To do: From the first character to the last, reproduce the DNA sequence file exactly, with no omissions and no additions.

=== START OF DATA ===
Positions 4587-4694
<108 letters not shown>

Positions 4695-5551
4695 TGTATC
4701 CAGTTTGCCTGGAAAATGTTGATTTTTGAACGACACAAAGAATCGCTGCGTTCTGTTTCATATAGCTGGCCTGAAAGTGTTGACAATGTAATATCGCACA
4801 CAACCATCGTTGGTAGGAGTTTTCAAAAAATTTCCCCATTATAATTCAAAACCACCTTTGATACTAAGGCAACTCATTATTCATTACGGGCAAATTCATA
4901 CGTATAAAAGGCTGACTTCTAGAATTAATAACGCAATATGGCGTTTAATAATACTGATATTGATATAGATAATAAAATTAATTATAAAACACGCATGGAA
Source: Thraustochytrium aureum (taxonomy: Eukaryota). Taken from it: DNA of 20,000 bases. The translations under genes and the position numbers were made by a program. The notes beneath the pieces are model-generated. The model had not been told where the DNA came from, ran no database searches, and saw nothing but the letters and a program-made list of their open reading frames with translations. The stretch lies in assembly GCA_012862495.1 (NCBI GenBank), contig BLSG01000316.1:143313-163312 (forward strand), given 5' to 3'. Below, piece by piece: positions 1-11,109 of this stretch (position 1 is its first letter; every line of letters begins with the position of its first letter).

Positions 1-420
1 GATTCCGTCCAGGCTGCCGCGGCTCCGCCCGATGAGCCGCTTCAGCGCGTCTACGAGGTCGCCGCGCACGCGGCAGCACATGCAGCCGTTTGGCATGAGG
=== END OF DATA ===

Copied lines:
Positions 4587-4694
<108 letters not shown>

Positions 4695-5551
4695 TGTATC
4701 CAGTTTGCCTGGAAAATGTTGATTTTTGAACGACACAAAGAATCGCTGCGTTCTGTTTCATATAGCTGGCCTGAAAGTGTTGACAATGTAATATCGCACA
4801 CAACCATCGTTGGTAGGAGTTTTCAAAAAATTTCCCCATTATAATTCAAAACCACCTTTGATACTAAGGCAACTCATTATTCATTACGGGCAAATTCATA
4901 CGTATAAAAGGCTGACTTCTAGAATTAATAACGCAATATGGCGTTTAATAATACTGATATTGATATAGATAATAAAATTAATTATAAAACACGCATGGAA
Source: Thraustochytrium aureum (taxonomy: Eukaryota). Taken from it: DNA of 20,000 bases. The translations under genes and the position numbers were made by a program. The notes beneath the pieces are model-generated. The model had not been told where the DNA came from, ran no database searches, and saw nothing but the letters and a program-made list of their open reading frames with translations. The stretch lies in assembly GCA_012862495.1 (NCBI GenBank), contig BLSG01000316.1:143313-163312 (forward strand), given 5' to 3'. Below, piece by piece: positions 1-11,109 of this stretch (position 1 is its first letter; every line of letters begins with the position of its first letter).

Positions 1-420
1 GATTCCGTCCAGGCTGCCGCGGCTCCGCCCGATGAGCCGCTTCAGCGCGTCTACGAGGTCGCCGCGCACGCGGCAGCACATGCAGCCGTTTGGCATGAGG